How do you turn a standard Honda CBR1000RR SP ‘Fireblade’ into a BSB race winning machine? In such a competitive championship, often regarded as the best domestic series in the world, where this season we’ve already seen ten different winners, how do you take a brand-new motorcycle and make it good enough to be battling at the sharp end?
Off we trotted to Honda Racing’s headquarters in North Lincolnshire - home of the BSB, World Endurance and Isle of Man TT teams – to find out.
In the foyer among a handful of Isle of Man TT race-winning bikes, Kiyonari’s 2006/7 BSB championship Honda, a couple of RC213V-S’s and a Dream 50 with only 2.2km on the clock, stands newly appointed Honda Race Team Manager, Havier Beltran and two-time BSB race winner, Dan Linfoot.
We're whisked into a pristine workshop as the team prepare for the trip to The Netherlands for the penultimate round of the 2017 BSB championship at Assen. Linfoot has just come off a hot streak of two race wins that could have easily been three had the engine not expired while holding a commanding (by BSB standards) lead and I ask the question; so, in a production bike-based series with regulations including the use of a standard MoTeC ecu, how much effort does it take go from crate to race track?
Havier Beltran: Well we start off with an SP, delivered to us. The guys here will strip the machine and we are left with engine, frame, throttle bodies and air box. They then have that as the base to build the race machine. We’ve got Paul Williamson (Jason O’Halloran’s Crew Chief) and Darren ‘Spider’ Maisey (Dan Linfoot’s Crew Chief) to talk us through the actual work that’s involved.
Paul Williamson: You take the basic engine, we work within the BSB regulations so you have to use standard crank cases, standard crank, rods and pistons but we can change the gearbox so we work with Nova Racing to make a gearbox. We then have an upgraded sipper clutch, we use Suter for that and then most of the work is done within the cylinder head and the camshafts. A lot of the work goes into the head to try and find a good and useable power increase.
HB: Spider’s now going to talk about the changes to the actual machine.
Spider: We start off with the standard 2017 chassis which we have braced and strengthened around the area between the frame and the sub-frame to help with handling. The swing arm goes and we have our own GPMS-fabricated swing arm so we can have our own shock mounts made for different link ratios that we use for different tracks.
We have our own in-house sub-frame that is manufactured in our own machine shop – we have a guy, Matt, who makes all our rear-sets, levers, handlebars, yokes. We keep him busy, he’s flat out all year!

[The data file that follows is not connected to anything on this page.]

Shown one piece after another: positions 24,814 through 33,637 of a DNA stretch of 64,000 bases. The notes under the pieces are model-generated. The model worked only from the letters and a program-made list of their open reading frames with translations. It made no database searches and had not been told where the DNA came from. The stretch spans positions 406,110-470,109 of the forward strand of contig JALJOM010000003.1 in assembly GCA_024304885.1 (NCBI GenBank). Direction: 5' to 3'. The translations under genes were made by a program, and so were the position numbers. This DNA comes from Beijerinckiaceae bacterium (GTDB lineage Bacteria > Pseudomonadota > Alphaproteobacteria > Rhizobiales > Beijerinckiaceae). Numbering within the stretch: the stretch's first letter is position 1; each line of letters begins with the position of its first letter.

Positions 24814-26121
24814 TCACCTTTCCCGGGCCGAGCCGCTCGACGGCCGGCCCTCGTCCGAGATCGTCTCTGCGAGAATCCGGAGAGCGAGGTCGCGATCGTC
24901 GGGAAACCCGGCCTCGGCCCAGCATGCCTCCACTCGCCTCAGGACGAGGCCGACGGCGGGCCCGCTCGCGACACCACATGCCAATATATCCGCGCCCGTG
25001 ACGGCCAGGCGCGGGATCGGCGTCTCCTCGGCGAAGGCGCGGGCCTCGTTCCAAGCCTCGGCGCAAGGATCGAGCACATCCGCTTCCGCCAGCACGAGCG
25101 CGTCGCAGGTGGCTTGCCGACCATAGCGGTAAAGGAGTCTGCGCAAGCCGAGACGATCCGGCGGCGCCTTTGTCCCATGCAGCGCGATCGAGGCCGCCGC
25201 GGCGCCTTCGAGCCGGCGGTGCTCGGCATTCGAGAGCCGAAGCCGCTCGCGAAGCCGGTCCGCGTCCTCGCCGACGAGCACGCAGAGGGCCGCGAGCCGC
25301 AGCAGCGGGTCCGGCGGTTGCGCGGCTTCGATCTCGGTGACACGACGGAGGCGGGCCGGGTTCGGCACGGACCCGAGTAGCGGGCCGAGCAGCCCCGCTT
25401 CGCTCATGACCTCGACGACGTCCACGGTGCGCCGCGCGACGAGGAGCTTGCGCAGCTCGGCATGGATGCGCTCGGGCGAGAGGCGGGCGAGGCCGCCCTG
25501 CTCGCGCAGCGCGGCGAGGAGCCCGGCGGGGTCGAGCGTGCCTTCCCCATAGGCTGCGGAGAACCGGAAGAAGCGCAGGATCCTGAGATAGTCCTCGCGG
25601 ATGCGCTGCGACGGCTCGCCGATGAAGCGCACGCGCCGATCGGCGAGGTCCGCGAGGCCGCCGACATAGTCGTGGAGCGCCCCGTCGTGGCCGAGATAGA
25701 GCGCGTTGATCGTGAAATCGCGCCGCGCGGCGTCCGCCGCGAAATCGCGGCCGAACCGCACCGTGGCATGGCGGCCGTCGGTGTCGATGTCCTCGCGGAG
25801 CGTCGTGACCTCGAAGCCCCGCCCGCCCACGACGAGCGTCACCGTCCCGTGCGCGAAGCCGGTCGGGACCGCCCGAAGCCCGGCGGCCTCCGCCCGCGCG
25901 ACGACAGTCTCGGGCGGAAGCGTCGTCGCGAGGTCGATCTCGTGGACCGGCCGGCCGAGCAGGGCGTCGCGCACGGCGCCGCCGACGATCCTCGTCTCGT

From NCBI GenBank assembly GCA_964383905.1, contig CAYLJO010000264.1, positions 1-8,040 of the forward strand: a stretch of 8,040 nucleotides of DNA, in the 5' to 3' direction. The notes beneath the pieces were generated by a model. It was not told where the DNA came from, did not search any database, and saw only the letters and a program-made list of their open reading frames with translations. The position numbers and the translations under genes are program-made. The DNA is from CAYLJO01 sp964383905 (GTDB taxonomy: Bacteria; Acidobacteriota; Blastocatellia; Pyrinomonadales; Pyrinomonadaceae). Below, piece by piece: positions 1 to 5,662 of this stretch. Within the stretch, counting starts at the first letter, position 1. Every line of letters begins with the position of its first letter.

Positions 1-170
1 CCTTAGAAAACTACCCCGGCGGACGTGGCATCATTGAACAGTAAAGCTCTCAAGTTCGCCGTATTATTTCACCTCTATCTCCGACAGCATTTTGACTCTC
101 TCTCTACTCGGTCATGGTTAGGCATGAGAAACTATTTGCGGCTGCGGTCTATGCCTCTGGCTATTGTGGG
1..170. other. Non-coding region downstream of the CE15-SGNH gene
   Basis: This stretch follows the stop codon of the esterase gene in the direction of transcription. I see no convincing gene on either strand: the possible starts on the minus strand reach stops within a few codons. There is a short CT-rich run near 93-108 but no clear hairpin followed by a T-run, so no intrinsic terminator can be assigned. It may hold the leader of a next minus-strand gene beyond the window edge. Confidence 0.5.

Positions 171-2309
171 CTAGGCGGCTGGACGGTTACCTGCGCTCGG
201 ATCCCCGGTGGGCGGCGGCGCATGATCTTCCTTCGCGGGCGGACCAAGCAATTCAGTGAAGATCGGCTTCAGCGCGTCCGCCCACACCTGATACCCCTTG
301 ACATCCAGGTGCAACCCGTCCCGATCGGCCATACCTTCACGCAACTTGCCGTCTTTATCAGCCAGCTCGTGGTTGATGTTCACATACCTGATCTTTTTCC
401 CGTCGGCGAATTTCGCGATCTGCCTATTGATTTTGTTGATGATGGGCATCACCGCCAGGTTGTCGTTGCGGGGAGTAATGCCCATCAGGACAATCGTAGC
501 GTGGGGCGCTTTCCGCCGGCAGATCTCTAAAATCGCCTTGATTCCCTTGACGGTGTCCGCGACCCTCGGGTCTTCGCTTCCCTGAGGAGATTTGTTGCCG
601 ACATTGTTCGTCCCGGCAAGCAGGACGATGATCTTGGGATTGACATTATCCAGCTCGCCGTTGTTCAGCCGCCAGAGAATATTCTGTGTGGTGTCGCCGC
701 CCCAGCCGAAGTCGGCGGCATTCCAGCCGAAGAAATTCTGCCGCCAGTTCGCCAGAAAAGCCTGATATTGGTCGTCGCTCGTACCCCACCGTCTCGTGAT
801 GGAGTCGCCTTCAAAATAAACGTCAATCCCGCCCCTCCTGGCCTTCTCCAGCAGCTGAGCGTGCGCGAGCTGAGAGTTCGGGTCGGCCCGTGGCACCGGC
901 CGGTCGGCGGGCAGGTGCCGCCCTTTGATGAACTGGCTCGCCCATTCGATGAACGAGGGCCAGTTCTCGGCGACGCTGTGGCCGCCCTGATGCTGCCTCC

We have a bespoke fuel tank that is made for us for mass centralisation so it keeps all the weight of the fuel low and towards the back to help with grip. We have Ohlins shock and forks, we run Marchesini lightweight wheels. We have Nissin calipers, thumb brake and master cylinder. The bodywork is carbon fire Kevlar, so from the standard Fireblade at the start of the year it’s been developed and made more aerodynamic to get rid of some of the lift. This is first generation aero fairing with another version coming out soon which we’ll then test and develop over the winter.
BikeSocial: So, now we know a little more about how it transforms from road bike to race bike, two-time race winner Dan Linfoot tells us about riding it…
Dan Linfoot: Yeah, this is the actual bike (I won on) and as you can see it’s ready to go at the next race and the guys have been stripping it down after a couple of wins we’ve had and this is where the magic happens.
The mechanics are been flat out all week taking every last nut and bolt out and rebuilding it to the specification for what the next track requires.
The first time you got on the Fireblade?
We first rode the 2017 BSB bike in Moteblanco for our first test in March. To be honest it was a really difficult phase because the guys had built the bike for 6-8 weeks after getting them shipped quite late and when we first rode the buke we had a really difficult feeling with the throttle and the engine braking system. We had three weeks between the first test and the first race and my main priority was to sort out the throttle feeling. Until that stage was sorted we couldn’t progress any further. We had to tick that box to get the throttle to a point where you’re comfortable and confident to pick the throttle up mid-corner, especially because this championship operates with the controlled MoTeC software, where you have no electronic aid to help you in that situation. So, it’s been small figures on the laptop of removing power or putting power in to make that feeling of the throttle in your hand nice and smooth. Also, with the engine braking side we’ve had to make some changes with that so that the bike enters the corner in a smooth and controlled manner. Lastly, some aerodynamic changes with the bodywork; we actually got this aero bodywork delivered for Silverstone and it was immediately a step forward.
Development for the remainder of the season?
We’ll just keep going in the trend that we are. I think that to keep continually working with the drive-by-wire side and for me to keep becoming familiar with the feeling of the bike especially now that I am hopefully, regularly at the front and looking to win races. If I can get my mind into that sort of mind-set, to win races each time I start them, then hopefully we can keep progressing well.